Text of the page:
Bounty time for bugs at Avira

It’s open season for Avira bug hunters. Avira has opened up its bug hunting program with Bugcrowd to all comers: https://bugcrowd.com/avira

Successful bug hunters can earn up to $2,500 for uncovering issues in Avira Free Antivirus and Avira Launcher Windows from the PC client side of the application. Notices about the expanded bug season have been posted in Facebook, LinkedIn, and Twitter.

The planned transition to an open playing field comes two-thirds of the way through Avira’s first bug hunting season. Previously, it was set up as a private bounty program open only to invited hackers. The program set to run for at least four more weeks. To participate, want-to-be bug hunters have to first register with Bugcrowd – then it is happy hunting.

“We’ve already paid out around $8,000 to researchers who use Bugcrowd and we are ready to pay out more,” said Patrick Lichtner, head of global technical support at Avira. “Typically, these guys are ethically active hackers that are trying to fix – not exploit – the issues they discover.”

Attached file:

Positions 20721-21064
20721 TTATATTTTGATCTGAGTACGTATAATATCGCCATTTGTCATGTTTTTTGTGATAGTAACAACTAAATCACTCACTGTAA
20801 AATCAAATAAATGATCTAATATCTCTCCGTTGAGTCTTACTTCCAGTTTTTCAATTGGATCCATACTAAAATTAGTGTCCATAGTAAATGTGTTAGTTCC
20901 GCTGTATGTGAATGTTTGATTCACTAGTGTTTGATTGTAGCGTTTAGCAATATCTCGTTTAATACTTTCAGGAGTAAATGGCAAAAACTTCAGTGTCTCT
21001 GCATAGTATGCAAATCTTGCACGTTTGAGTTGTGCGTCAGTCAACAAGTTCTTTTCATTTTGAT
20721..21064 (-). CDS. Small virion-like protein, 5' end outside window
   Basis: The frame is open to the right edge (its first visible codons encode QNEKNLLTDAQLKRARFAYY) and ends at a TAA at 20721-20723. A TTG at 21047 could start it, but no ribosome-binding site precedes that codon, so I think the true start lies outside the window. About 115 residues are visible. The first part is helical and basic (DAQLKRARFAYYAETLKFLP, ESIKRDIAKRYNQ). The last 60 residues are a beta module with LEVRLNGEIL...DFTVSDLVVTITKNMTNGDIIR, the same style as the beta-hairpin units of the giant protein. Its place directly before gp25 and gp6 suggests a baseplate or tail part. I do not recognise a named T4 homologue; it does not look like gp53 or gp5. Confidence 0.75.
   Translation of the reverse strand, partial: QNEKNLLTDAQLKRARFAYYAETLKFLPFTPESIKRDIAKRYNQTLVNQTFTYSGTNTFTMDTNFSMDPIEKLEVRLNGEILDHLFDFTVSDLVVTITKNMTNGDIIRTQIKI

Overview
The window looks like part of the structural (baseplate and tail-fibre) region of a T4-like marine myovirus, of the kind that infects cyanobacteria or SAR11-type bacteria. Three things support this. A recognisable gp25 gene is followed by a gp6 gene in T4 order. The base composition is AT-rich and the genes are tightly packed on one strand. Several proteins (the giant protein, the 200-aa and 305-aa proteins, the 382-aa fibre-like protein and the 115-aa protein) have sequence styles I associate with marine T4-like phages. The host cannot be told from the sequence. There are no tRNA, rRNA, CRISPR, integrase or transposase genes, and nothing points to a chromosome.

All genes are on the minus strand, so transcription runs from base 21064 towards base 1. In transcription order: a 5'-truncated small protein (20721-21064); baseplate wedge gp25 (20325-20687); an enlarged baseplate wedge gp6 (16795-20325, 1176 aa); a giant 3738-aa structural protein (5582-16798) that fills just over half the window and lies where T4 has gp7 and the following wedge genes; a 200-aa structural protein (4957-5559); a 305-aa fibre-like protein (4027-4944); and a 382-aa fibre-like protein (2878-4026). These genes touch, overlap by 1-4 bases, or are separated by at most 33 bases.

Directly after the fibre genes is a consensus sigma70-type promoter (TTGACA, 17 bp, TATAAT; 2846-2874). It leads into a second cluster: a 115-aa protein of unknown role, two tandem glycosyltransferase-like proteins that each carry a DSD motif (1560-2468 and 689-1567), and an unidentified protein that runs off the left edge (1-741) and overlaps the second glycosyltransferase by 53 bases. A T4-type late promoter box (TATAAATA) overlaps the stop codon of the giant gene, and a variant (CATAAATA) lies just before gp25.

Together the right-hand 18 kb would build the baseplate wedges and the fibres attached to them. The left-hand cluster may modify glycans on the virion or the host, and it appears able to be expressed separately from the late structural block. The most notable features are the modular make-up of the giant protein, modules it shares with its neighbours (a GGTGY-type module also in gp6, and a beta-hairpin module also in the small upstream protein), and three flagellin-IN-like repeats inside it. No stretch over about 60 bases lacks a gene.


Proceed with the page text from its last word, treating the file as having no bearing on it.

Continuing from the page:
The program brings multiple benefits to Avira and its users, explains Patrick: “For us, we are having relevant security bugs quickly brought to our attention. Our users benefit from this by having a more secure and stable software.”

bountyscreen

Bounty programs are a popular way for companies to root out potential issues in their software. Other companies with ongoing programs include Facebook, Google, and Yahoo. By rewarding hackers for finding and reporting vulnerabilities, companies increase the security of their products and reduce the chances that hackers will misuse their discoveries as zero-day threats.

As a PR Consultant and journalist, Frink has covered IT security issues for a number of security software firms, as well as provided reviews and insight on the beer and automotive industries (but usually not at the same time). Otherwise, he’s known for making a great bowl of popcorn and extraordinary messes in a kitchen.